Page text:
I have a habit of assuming my ideas are always going to be easier than how they actually turn out, such as the time I thought I could easily remodel the bathroom in our house. Pat was going to be working long hours, so I enlisted my sister’s help and, together, we were going to rip out the entire bathroom, giving it a much needed facelift. As if one wasn’t enough, I decided while we were at it, we might as well remodel both bathrooms, so we ripped out the master bedroom bath too. You could shower in one, and use the toilet in the other. I know, I know, my parents and husband still shake their heads at this one.
Thankfully, after hearing of our plans, my parents were willing to drop everything to come and help, if needed. I assured them they wouldn’t be doing all the work because—in my mind—it didn’t seem extremely difficult; I figured having them here would give us access to their sage advice when, or if, we ran into trouble. How hard could it be? Silly me! It was a hard week for everyone involved. That year for Christmas my sister and I received sweatshirts that read, “K and K Construction. My Sister and I Do The Grunt Work. Call 1-800-4-Dad.” Funny, huh? Thankfully, our family has a good sense of humor and is willing to offer grace on an as needed basis.
Turning around to head back home proved to be a little more difficult, however, when he saw the stream for the second time–he wanted to cross it. Not only was the stream a temptation for him, but the woods tempted him too. I noticed he had new determination to leave the path we were on and head off on his own as we journeyed towards home. As he tugged and pulled at me, I glanced at the path we were on and then scanned the way he wanted to go, considering the outcome of each.
As we began our climb back up the hill to Avery’s house, I began pondering how easy it was for me to pick Avery up and carry him away from a path I felt was dangerous for him to try. Yet, that won’t be an option in a few years. With the speed of a camera flash, images of my parenting journey zoomed through my mind and I remembered:
I once picked my own children up and carried them away from the dangerous path;
I held a hand and gently guided them away from the dangerous path;
I held tighter to the hand, while they yanked and pulled, kicking and screaming, but eventually I moved them away from the dangerous path;
I let go of the hand, explained why the path was dangerous but stood close by, ready to run after them if they entered the dangerous path;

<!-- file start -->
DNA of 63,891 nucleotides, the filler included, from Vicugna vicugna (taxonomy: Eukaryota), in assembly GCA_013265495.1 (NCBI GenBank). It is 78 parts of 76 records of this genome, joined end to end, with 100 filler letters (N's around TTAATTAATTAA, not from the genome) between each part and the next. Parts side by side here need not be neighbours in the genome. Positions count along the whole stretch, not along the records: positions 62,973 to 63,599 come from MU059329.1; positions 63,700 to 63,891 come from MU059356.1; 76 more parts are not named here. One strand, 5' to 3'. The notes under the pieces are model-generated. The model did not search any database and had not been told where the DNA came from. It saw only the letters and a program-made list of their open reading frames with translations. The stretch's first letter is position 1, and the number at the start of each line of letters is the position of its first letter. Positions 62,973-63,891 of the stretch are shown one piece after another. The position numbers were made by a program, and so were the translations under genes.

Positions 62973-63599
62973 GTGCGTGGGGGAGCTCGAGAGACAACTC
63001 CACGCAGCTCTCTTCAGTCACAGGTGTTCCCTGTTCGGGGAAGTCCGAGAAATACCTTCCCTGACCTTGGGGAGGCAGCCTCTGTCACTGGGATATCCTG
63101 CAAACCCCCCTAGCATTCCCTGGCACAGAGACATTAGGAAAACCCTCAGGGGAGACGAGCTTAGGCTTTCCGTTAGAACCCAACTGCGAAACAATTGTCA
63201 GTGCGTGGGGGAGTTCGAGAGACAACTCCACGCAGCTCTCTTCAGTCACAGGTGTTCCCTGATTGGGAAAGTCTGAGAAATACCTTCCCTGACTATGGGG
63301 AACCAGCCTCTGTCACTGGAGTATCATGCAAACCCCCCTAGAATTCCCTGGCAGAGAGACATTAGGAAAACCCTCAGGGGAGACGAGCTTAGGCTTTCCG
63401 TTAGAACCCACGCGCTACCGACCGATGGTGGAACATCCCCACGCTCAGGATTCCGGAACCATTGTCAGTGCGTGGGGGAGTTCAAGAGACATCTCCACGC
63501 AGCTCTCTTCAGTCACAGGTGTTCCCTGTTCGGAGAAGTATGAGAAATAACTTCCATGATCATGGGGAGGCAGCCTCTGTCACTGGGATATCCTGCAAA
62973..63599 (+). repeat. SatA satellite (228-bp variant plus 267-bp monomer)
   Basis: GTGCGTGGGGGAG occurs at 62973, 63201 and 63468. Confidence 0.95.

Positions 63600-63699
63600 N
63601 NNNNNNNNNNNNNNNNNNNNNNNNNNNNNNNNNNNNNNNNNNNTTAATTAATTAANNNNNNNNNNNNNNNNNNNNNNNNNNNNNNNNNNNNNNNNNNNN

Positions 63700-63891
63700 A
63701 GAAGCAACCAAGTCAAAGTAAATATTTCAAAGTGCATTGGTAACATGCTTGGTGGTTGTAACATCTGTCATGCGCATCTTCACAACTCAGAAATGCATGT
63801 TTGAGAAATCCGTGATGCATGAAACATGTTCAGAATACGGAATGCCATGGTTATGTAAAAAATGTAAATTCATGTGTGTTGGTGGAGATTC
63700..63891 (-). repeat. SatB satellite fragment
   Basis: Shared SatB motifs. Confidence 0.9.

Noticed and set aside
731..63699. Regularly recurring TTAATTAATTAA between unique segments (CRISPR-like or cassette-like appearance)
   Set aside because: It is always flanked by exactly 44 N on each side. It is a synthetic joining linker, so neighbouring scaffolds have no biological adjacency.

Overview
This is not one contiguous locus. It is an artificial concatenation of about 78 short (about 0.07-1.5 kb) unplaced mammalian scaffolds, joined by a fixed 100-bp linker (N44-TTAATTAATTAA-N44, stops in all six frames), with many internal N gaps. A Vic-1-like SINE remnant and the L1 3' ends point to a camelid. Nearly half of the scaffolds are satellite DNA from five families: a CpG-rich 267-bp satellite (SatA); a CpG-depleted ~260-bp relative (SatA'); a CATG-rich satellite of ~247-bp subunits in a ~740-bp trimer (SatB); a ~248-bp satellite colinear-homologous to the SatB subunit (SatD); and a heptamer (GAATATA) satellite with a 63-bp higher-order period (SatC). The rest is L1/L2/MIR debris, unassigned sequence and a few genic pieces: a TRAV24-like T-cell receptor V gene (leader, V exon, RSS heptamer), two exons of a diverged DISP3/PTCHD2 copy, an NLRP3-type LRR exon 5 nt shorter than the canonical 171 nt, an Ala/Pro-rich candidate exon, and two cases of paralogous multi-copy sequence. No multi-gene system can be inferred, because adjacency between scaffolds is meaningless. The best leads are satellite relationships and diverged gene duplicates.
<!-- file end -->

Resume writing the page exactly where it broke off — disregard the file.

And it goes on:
I had to trust they understood the dangers on the path and the consequences they’d face if they chose to walk upon it;
The day came when I had to allow them to choose their own path.
The control-freak-mom in me found this task extremely difficult; now, the friend-with-a-fixer-personality-mixed-with-a-mercy-gift in me finds this downright excruciating!
The Lord recently spoke to my heart over this very issue of trying to protect people from a path I perceive as dangerous; I often struggle to release the tight grip I have on them. Solomon offered great advice when he told us to “ponder the path of our feet”(Proverbs 4:26), and who doesn’t squirm a bit when someone you care about seems to be pursuing a path they haven’t yet pondered? There are some paths God never meant for us to occupy, and when we fail to use His Word as a lamp—allowing it to light the pathway for our feet--we run the risk of taking a journey down the wrong route (Psalm 119:105). If “all the paths of the Lord are loving kindness and goodness and truth and faithfulness to those who keep His covenant and His testimonies” (Psalm 25:10, AMP), why do we risk the detour? Of course, His path won’t be the easiest path, it’s just the safest path. His path will hold a few rocks, and there will be roots that cause a few missteps and stumbles. We will even endure a few falls, but we can be confident that—just as I was there for Avery—the Lord will be there for us. When I’ve found myself face down in the dust He has always been faithful to help me get back up (Psalm 145:14). He wants to “enlarge the path beneath me and make my steps secure, so that my feet will not slip” (Psalm 18:36, AMP). He holds the same desire for you.
While I may still tug and pull a bit on the Lord over directional differences, with the memories of my detours lurking, I find I ponder my steps more these days. I think it’s true what they say, with age comes wisdom. I also fear finding myself wandering down a path that may lead to destruction—and I don’t want to be there!—so I ponder where I place my feet. If you see me turn towards danger and need to grab my hand, please do!
Psalm 16:11 says, “You will show me the path of life; In Your presence is fullness of joy; In Your right hand there are pleasures forevermore” (AMP). If I’m holding your hand too tightly, I apologize; I’m simply hoping you will join me on the journey to the path of life. The path that holds...
All of His presence with the
Benefit of fullness of Joy,
Containing pleasures forevermore.